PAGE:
The Mahabodhi Temple in 150–200 CE. Recent images of the plaque [1][2]
The Mahabodhi Temple: a stepped pyramid with stupa finial on top.[9]

The early history of the Hindu shikhara is unclear,[10] but the Buddhist Mahabodhi Temple at Bodh Gaya has a straight-sided shikhara tower over 55 metres (180 feet) high, with an amalaka near the top. The current structure dates from the Gupta Empire, in the 5th–6th century CE. When the temple acquired its shikhara tower, today considered more characteristic of Hindu temples, is uncertain.[11] However, the current structure of the Mahabodhi Temple may represent a restoration of earlier work of the 2nd or 3rd century CE.[9]

Ernest Havell traced the origin of shikhara to Ancient Mesopotamia and referred to the royal fortress palaces of similar forms depicted in the stele of Naram-Sin.[12] A plaque from Kumrahar dated 150-200 CE, based on its dated Kharoshthi inscriptions and combined finds of Huvishka coins, already shows the Mahabodhi Temple in its current shape with a stepped truncated pyramid and a stupa finial on top, together with devotional images of the Buddha and the elephant-crowned Pillar of Ashoka next to the entrance.[13] It is thought that this shape of a truncated pyramid was derived from the design of the stepped stupas which had developed in Gandhara, as seen in the stupas of Jaulian, with an elongated structure formed of a succession of steps with niches containing Buddha images, alternating with Greco-Roman pillars, and topped by a stupa.[9][14]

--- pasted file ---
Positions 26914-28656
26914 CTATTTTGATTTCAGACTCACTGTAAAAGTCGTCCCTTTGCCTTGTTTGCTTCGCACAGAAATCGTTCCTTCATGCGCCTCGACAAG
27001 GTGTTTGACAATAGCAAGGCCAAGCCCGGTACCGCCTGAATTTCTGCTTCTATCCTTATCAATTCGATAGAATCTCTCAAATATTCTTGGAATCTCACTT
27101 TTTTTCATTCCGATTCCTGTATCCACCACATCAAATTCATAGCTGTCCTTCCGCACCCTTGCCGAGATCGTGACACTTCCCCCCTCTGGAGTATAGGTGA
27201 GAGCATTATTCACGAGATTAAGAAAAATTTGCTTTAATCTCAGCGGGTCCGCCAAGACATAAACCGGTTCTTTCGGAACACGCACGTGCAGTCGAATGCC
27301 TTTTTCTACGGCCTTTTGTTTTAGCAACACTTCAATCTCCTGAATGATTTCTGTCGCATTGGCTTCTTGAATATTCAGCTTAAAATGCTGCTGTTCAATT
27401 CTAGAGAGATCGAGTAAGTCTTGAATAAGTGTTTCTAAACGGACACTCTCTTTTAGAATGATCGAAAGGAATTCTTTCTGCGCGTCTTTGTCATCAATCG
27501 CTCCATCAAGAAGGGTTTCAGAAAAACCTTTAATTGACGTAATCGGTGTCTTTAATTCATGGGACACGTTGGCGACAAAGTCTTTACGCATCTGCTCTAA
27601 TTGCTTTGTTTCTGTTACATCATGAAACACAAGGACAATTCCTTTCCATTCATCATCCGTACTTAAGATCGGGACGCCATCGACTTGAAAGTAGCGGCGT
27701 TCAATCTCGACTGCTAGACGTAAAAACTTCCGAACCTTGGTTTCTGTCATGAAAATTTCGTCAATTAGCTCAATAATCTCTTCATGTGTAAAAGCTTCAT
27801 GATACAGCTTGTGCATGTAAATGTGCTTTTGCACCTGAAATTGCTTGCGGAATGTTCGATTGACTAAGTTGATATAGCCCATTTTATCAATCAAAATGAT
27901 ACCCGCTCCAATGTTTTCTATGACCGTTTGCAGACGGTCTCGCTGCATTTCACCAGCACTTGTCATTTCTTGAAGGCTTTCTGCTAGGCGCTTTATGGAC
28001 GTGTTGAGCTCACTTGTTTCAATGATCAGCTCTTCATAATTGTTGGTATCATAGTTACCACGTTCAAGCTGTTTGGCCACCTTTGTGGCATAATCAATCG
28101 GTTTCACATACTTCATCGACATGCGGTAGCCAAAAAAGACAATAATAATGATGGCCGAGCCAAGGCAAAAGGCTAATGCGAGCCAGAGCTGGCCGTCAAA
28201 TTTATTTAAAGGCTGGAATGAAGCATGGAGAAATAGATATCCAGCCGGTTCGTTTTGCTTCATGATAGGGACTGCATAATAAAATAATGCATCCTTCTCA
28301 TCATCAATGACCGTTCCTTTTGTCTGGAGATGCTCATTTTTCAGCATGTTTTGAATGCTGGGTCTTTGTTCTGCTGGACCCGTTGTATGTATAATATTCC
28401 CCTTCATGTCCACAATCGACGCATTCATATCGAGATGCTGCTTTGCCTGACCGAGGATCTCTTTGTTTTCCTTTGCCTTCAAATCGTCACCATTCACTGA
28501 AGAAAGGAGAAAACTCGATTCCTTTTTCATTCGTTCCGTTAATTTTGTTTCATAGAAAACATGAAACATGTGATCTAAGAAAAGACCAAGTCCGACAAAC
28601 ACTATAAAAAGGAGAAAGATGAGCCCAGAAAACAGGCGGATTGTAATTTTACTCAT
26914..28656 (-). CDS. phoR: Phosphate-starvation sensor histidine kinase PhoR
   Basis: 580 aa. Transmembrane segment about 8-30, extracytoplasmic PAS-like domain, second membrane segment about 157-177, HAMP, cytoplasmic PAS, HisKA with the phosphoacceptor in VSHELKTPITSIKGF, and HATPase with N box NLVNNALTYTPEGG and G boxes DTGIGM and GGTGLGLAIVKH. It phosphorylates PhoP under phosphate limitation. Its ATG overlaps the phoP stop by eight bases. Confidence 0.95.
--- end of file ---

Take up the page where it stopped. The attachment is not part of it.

By at least 600 CE in Odisha,[15] and perhaps somewhat later in the Deccan Plateau and West India,[16] the Latina form of the shikhara is well-established, with an amalaka disk-stone at the top, and then a kalasha urn. There is often a sukanasa feature over the entrance door.[17]